The architects of Vietnam know a good building material when they see one. In this case, it’s brick. Sustainable, cheap and locally produced, baked brick is not only derived from the local setting in its physical composition and cultural significance, but is used in ways that harness the environment, and ultimately benefit the environment, too. The earthy color of brick remains becoming under the often-harsh glint of the sun, while its very presence in modern homes implicitly tethers them to the ancient brick temples that dot nearby regions. With absorptive properties that allow it to regulate humidity, it is no surprise why brick has become increasingly popular in architectural projects across the country.
Scattered around Vietnam, many of the houses in this collection use lattices constructed out of bricks, simple in design and execution but stunning in outcome. But these screens were not designed purely for aesthetic reasons; the punctured brick façades also allow for natural ventilation and daylighting, making the best of the balmy climate. As it is deployed in the following projects, the humble material makes a convincing suggestion overall: that design can be affordable, relatively uncomplicated and undeniably good.
Located in a Saigon suburb, the MM House differentiates itself from the surrounding neo-Victorian structures with a reinvention of the vernacular South East Asian stilt house typology. Its brick skin forms a lattice that promotes natural ventilation, a requisite for the tropical climate.
Seen from the narrow alley in which it sits, this house for one hides an impressive double-height interior behind an unassuming brick screen. The shape of the screen toys with the convention of a Western gabled roof house and opens onto an intimate, green courtyard.
Named after the dwellings of termites and their characteristic structural intricacy, the Termitary House not only uses its simple building material to arresting effect, but addresses the particularities of the South East Asian climate. To protect against tropical storms, the brick building was designed with a double skin to mitigate the pressure of the wind and rain, while the allocation of circulation and service spaces create a buffer to steady the house against typhoons.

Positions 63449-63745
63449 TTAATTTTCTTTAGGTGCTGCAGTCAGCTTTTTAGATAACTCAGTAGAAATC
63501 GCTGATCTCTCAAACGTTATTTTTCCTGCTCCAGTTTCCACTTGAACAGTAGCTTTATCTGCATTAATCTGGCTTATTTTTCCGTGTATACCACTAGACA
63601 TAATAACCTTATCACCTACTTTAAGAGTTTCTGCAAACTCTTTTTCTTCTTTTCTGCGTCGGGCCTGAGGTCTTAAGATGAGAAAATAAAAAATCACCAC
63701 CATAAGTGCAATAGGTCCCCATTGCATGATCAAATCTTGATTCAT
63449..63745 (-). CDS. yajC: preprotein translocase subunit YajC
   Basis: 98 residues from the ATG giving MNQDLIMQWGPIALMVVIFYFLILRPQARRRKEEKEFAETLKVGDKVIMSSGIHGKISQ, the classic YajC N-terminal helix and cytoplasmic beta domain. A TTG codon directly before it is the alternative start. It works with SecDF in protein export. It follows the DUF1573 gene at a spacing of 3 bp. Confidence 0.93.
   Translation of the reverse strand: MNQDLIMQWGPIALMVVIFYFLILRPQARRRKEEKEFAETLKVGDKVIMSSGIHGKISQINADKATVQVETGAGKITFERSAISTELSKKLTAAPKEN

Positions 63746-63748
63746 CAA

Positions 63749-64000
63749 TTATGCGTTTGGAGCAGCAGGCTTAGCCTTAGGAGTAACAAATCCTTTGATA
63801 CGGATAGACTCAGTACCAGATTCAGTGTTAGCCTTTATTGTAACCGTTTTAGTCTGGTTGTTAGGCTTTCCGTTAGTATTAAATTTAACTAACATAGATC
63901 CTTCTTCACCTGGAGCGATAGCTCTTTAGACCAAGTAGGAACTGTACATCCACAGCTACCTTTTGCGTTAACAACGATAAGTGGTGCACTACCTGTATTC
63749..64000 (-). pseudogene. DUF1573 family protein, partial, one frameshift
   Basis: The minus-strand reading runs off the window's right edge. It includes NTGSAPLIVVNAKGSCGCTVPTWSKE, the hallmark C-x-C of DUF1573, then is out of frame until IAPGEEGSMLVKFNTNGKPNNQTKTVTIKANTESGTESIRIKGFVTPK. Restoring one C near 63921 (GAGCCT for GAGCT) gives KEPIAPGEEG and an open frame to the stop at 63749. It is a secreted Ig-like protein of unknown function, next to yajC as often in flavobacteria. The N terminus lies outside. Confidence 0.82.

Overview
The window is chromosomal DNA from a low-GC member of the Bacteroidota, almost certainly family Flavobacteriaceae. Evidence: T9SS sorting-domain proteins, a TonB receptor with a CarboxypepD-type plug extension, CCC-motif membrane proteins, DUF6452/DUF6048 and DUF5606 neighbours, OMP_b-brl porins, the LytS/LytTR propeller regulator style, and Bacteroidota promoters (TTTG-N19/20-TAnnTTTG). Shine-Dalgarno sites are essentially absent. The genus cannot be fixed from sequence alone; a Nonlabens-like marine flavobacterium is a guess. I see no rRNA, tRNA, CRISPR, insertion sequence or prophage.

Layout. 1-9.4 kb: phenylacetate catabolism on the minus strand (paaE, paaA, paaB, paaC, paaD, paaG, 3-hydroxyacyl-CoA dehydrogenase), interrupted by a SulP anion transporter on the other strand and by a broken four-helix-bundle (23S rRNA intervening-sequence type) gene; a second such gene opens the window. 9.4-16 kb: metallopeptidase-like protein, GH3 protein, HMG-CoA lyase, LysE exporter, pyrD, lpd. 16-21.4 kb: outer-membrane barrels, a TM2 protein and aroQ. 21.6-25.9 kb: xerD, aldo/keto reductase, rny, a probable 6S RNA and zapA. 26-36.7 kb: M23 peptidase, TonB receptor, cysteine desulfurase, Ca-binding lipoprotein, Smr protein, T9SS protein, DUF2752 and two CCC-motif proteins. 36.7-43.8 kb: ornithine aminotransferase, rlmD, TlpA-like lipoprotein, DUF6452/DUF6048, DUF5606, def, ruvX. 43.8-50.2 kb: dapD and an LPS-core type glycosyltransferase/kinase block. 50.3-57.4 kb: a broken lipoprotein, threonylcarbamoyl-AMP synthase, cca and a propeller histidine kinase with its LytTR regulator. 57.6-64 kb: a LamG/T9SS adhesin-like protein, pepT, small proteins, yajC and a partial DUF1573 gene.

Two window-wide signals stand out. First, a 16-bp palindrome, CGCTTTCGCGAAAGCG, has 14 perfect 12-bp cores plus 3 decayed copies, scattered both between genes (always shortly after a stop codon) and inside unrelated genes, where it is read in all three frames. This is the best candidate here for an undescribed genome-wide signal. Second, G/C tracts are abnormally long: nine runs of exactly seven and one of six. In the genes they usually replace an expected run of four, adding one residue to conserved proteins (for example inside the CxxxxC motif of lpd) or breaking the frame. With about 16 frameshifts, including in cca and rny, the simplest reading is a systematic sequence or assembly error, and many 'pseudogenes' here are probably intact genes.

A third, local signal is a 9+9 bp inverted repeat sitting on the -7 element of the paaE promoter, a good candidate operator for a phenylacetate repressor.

A multiplicity of textures defines the tranquility of the ZEN House, built for inhabitants who sought respite from the chaos of Vietnam’s largest city. A continuous succession of spaces, tied together by a simple wooden staircase, is encased by tall walls of exposed brick. Unpolished and unpainted, the disparate materials come together beautifully in the sunlight, turning the dwelling into a residential monastery of sorts.
Ever more brick screens bring ever more stippled light into the architectural projects of Vietnam, and in this case into the workspace of artist Le Duc Ha. Meant to recall a traditional Vietnamese furnace, the cubic structure is irrevocably tied to the surrounding landscape and its attendant histories. While the interweaved bricks take care of daylighting and cooling, the bamboo scaffolding allows the artist to dry his terra cotta works and to rest after a day of work.
Tasked with building on a cramped plot of land, the architect of this suburban home designed a minimalist structure that fits snugly with the tapered edge of the site. A white brick skin allows for privacy and is backed by a second screen of foliage that spills out of the building’s front.
A house for two siblings, sandwiched into a dense row of buildings in the Binh Tan district, takes full advantage of the light-yet-private brick hole technique. With a tight budget in mind, the architects kept the details and materials simple, using metal and wood finishes to design the external gate and fence as well as the interior staircase, which doubles as a reading perch.
Continuing their ongoing research into affordable housing design in Vietnam, Tropical Space designed this residence for a newlywed couple, adding visual texture to the brick surfaces with patterned grids of holes. At night, the lattices turn the house into a living lantern, all the while keeping the inhabitant attuned to the natural world by permitting the entrance of directional breeze.
Seeking to restore the weathered structure her father once built, the client of the FA House navigated the delicate balance of old and new by installing a translucent screen around the existing abode. While an ethereal blur frames silhouettes on the façade of the house, the retention and extension of warm brick surfaces tether the project to its intimate origins.